UPDATED 20:00 EDT / JULY 01 2024


France poised to slap Nvidia with antitrust charges stemming from its AI dominance

French antitrust regulators are reportedly on the verge of slapping Nvidia Corp. with charges that allege it has engaged in anticompetitive practices regarding its domination of the artificial intelligence computing industry.

Nvidia has emerged as the world’s foremost supplier of graphics process units and high-speed networking gear that’s required to build the massive clusters required to train and serve the most powerful AI models of today. According to some estimates, Nvidia commands an 80% share of the AI infrastructure market, and that fact seems to have ruffled a few feathers at the French competition authority, Auoritté de la concurrence.

News of the impending charges was first reported today by Reuters. The charges follow a raid of Nvidia’s offices in Paris by the French authorities in September. That raid was intended to gather evidence for the antitrust investigation, and came as part of a broader investigation by the agency into the cloud computing sector, which is looking at allegations some U.S. companies may have hindered competition in the country.

Nvidia’s dominant position in the AI computing industry recently propelled it to become the world’s most valuable company by market capitalization, though it has since dropped into third place. The company has become the go-to source of silicon amid a generative AI boom that was sparked by the rise of ChatGPT and other large language models.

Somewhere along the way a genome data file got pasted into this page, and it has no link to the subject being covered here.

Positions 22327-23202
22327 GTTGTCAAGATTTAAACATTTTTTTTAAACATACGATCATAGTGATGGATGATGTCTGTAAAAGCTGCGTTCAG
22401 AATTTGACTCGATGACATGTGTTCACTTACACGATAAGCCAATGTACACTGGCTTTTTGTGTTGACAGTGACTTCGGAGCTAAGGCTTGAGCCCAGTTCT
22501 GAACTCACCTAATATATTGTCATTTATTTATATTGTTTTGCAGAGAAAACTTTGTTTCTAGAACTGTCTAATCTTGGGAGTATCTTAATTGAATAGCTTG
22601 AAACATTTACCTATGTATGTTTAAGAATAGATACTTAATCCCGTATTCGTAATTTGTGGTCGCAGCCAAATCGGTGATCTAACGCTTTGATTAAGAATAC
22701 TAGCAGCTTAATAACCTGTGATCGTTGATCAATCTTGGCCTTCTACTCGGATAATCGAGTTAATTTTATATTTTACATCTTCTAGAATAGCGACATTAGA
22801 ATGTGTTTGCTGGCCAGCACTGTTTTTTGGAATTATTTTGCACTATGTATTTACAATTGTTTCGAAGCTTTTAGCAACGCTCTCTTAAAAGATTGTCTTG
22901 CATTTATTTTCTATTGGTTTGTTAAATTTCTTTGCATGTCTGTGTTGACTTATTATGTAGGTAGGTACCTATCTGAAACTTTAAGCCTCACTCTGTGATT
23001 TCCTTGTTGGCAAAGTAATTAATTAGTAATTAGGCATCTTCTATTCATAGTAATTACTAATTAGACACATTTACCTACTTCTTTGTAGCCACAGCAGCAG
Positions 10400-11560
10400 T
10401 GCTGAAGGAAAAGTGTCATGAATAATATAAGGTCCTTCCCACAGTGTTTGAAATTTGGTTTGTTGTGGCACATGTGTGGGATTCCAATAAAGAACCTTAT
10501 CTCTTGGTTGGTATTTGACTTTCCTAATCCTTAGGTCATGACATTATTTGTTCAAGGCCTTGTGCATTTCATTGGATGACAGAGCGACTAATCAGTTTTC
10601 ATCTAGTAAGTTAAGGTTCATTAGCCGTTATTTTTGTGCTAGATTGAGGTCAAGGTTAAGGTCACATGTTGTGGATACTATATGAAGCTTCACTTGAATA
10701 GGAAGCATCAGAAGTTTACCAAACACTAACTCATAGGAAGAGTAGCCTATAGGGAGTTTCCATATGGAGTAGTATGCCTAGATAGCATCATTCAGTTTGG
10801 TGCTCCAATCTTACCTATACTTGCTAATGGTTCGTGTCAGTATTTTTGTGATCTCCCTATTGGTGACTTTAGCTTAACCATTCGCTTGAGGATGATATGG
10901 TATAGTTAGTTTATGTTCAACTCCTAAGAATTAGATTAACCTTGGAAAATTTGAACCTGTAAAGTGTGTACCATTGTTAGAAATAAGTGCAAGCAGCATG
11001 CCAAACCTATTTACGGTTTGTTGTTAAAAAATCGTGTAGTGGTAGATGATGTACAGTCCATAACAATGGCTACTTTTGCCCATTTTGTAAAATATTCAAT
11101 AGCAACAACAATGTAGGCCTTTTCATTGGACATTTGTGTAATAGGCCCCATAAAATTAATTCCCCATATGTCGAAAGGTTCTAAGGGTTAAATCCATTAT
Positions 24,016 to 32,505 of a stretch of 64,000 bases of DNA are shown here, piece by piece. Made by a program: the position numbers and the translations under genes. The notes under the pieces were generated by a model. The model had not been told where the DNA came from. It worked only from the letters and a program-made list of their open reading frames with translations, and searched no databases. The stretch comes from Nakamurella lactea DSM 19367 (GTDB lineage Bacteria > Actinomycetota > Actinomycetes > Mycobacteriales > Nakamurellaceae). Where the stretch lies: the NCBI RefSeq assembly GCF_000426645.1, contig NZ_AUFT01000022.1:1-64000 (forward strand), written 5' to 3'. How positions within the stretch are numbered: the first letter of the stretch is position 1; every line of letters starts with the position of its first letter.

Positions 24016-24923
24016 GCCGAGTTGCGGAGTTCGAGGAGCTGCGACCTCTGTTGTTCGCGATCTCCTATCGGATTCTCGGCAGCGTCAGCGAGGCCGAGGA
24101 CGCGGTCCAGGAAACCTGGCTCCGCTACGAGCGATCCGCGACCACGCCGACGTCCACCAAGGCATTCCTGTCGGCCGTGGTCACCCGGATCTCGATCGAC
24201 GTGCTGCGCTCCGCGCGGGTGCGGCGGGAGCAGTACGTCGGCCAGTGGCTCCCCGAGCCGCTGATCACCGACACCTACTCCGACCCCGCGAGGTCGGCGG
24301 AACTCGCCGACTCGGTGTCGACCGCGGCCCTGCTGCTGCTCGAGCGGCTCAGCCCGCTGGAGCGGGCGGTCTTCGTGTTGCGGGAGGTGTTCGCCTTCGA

It’s not yet clear what kind of charges the French regulators intend to bring against Nvidia. However, the Autorité published a report last week that called out a number of “risks” pertaining to the chipmaker.

“The Autorité found a number of potential risks, such as price fixing, production restrictions, unfair contractual conditions and discriminatory behavior,” the report stated.

It also expressed concerns over the AI industry’s dependence on Nvidia’s CUDA chip programming software. According to that report, CUDA is the only software available that is 100% compatible with Nvidia’s GPUs. In addition, Nvidia’s investment in the AI-focused cloud services provider CoreWeave Inc. was highlighted as a cause for concern.

It’s notable that the regulators don’t have a specific issue with Nvidia’s GPUs being the dominant AI chip platform. The report notes that despite its dominance of the chip sector, Nvidia does face adequate competition in the shape of Google Cloud’s tensor processing unit AI accelerators and silicon made by startups such as Cerebras Systems Inc.

If the French authorities do press charges against Nvidia, both sides will be hard pressed to prove their case, said Rob Enderle, an analyst with the Enderle Group. He explained that there are some significant differences in the French legal system, which puts more onus on the defense to prove that an allegation is untrue. As such, Nvidia may be compelled to prove it hasn’t done anything wrong.